Both Ajay and Rahul’s investment portfolio could benefit from a little more diversification - both across investments and across sectors. 

  • Going overboard with diversification

On the other side of the diversification coin, there’s another common error in investment management that beginners are prone to - diversifying too much. In a bid to ensure that their portfolio isn’t restricted to just a handful of investment options, some new investors tend to go overboard with diversification. 

For instance, take a look at Deepak’s investment portfolio.

  • Large-cap stocks: 10%
  • Mid-cap stocks: 10%
  • Small-cap stocks: 10%
  • Debt funds: 10%
  • Real estate: 10%
  • Gold: 10%
  • Fixed deposits: 20%
  • PPF: 10%
  • T-bills: 10%

You see how he has added a number of investments, each with just a minor share of his investment capital, just for the sake of diversification? This ends up diluting his portfolio a little too much, thereby lowering the potential of his investments to grow and deliver significant returns. 

A good way to counteract this would be to diversify based on the financial performance and future opportunities presented by different investments. This would not only satisfy the goal of diversification, but would also keep the capital invested in the right growth drivers.   

  • Not balancing the portfolio periodically

Portfolio management is not a single, one-time action. It is a continuous process. Many new investors might tend to think that once they have successfully constructed a portfolio, no interference is needed. However, that’s not true.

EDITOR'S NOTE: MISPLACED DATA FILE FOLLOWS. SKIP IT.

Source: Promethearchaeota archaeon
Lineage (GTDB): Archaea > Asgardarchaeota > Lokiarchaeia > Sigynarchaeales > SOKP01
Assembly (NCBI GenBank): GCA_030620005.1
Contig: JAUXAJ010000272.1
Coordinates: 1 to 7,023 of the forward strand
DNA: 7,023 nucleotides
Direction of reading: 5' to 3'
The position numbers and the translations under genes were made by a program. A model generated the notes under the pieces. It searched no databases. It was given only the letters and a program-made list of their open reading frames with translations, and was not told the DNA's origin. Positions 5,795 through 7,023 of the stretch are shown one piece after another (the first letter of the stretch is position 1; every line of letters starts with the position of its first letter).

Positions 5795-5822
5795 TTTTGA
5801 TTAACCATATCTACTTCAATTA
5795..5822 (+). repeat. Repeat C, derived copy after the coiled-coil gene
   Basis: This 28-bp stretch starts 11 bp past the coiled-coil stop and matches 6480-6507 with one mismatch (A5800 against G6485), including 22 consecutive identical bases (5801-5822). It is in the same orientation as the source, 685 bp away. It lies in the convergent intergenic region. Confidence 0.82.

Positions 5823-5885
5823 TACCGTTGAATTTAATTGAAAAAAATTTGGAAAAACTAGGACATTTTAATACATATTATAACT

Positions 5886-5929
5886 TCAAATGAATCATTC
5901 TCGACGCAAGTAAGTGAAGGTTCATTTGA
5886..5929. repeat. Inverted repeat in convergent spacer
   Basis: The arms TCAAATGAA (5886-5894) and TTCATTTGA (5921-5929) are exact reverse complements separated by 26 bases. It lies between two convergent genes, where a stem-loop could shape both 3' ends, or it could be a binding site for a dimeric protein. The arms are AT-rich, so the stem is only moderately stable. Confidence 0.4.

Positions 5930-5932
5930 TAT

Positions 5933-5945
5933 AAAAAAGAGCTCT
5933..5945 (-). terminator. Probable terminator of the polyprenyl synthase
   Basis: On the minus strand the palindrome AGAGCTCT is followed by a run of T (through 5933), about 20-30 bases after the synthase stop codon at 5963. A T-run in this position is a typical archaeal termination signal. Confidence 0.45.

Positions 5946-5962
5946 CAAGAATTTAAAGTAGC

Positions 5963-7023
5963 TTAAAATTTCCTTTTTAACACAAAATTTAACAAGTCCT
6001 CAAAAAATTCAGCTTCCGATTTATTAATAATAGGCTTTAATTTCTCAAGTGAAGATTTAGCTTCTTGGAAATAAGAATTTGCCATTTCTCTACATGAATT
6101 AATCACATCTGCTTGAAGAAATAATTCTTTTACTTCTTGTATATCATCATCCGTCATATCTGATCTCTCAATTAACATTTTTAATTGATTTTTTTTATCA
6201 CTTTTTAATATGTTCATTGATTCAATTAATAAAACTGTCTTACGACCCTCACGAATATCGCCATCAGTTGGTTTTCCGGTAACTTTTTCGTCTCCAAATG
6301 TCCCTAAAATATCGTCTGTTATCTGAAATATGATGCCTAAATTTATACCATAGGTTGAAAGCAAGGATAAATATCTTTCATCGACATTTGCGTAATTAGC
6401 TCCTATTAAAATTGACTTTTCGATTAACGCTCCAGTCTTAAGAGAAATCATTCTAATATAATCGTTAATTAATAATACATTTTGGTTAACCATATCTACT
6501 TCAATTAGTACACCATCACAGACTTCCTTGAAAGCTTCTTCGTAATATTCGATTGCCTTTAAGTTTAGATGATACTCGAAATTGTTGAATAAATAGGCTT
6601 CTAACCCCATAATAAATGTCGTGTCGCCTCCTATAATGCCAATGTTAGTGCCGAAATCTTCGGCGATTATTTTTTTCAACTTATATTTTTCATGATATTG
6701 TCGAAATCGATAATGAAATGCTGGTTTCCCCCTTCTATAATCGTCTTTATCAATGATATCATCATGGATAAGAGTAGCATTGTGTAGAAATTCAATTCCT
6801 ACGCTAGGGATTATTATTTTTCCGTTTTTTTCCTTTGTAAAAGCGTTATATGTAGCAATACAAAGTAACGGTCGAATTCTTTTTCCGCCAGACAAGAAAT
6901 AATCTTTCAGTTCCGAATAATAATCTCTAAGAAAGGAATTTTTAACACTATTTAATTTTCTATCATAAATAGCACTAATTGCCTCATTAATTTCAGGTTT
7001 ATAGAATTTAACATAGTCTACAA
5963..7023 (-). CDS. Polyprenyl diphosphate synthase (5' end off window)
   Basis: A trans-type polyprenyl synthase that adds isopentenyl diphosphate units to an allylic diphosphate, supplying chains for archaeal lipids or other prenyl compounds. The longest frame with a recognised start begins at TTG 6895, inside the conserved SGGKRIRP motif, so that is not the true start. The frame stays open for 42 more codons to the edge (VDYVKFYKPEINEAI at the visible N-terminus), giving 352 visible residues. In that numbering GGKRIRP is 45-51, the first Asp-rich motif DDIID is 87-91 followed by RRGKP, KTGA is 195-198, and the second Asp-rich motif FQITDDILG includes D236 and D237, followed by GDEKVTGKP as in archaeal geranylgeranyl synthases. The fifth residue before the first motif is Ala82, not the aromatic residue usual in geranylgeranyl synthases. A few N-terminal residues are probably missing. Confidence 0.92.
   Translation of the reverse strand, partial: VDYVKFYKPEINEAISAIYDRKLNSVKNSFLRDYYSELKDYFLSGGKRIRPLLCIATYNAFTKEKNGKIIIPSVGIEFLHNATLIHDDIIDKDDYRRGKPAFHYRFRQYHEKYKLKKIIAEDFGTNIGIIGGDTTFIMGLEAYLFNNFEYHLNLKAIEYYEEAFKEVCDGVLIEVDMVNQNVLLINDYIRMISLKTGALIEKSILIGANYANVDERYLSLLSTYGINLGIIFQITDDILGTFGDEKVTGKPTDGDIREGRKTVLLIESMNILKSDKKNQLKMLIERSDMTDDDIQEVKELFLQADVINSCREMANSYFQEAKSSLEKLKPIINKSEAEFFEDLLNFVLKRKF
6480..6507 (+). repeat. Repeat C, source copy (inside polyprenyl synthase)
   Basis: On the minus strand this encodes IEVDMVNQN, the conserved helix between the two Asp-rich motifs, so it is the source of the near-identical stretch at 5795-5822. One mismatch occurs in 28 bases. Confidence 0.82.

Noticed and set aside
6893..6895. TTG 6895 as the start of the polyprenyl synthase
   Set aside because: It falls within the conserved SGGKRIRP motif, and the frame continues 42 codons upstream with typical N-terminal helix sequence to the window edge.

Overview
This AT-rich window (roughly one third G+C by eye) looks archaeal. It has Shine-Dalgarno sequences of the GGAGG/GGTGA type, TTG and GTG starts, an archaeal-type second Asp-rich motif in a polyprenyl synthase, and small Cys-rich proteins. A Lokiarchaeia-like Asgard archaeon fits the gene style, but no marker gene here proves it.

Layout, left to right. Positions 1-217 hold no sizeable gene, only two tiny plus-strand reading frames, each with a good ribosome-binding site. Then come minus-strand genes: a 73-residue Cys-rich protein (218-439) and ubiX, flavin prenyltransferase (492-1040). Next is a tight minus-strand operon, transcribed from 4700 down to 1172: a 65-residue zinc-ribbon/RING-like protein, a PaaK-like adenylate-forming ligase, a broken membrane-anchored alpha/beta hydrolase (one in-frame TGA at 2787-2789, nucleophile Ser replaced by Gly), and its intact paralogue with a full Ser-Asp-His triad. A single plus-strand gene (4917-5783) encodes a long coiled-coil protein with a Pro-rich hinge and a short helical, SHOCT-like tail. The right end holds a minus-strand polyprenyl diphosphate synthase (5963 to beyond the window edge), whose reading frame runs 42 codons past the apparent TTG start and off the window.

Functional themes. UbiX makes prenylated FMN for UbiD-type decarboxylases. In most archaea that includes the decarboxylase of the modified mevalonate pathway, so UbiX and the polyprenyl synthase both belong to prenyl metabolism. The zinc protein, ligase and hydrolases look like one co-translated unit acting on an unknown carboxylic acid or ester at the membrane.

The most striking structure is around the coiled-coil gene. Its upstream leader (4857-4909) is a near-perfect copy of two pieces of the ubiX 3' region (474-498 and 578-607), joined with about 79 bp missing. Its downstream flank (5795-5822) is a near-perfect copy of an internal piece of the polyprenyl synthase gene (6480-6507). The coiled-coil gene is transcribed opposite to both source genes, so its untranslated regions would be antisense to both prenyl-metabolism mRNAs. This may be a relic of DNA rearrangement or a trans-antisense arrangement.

You need to regularly monitor the progress of your portfolio and may even have to make changes to its composition to accurately reflect your investment strategy. If one or more investments in your portfolio are underperforming, it makes very little sense to hold onto them, right? To keep your portfolio working toward your goals, you have to periodically rebalance its constituents.   

  • Not seeking professional help when needed 

As beginner investors, creating and managing a portfolio is not an easy task. Sometimes, you might require professional assistance. Unfortunately, many investors who are new to the investment scene tend to shy away from asking for help when it comes to portfolio management. 

But, as you know by now, the stock market is a volatile environment. You might have to wade through tricky waters every once in a while. And when you do, professional assistance from dedicated portfolio managers can go a long way in helping you navigate to safety.   

Wrapping up

So then, that brings this module to a wrap. In our upcoming module - ‘Fundamentals of fundamental analysis’, we’ll be dealing exclusively with fundamental analysis of companies. You will get to learn more about financial statements and how to read and analyse them. So, stay tuned!     

A quick recap 

  • It is important to match the investments in your portfolio with your goals.
  • It is a good idea to first do a risk analysis on yourself to determine your risk tolerance. Once you’ve done that, you can move on to building a portfolio based on your risk appetite.   
  • Fundamental and technical research are powerful tools. Unfortunately, many beginner investors tend to skip the research and dive right into investing, particularly when they’re building a portfolio of companies’ stocks.
  • Diversification is a very important strategy that can help reduce your overall exposure to investment risk.
  • Diversifying too much can also be a poor investment decision.
  • You also need to regularly monitor the progress of your portfolio. You may even have to make changes to its composition to accurately reflect your investment strategy.
  • Professional assistance from dedicated portfolio managers can also prove to be useful for beginners.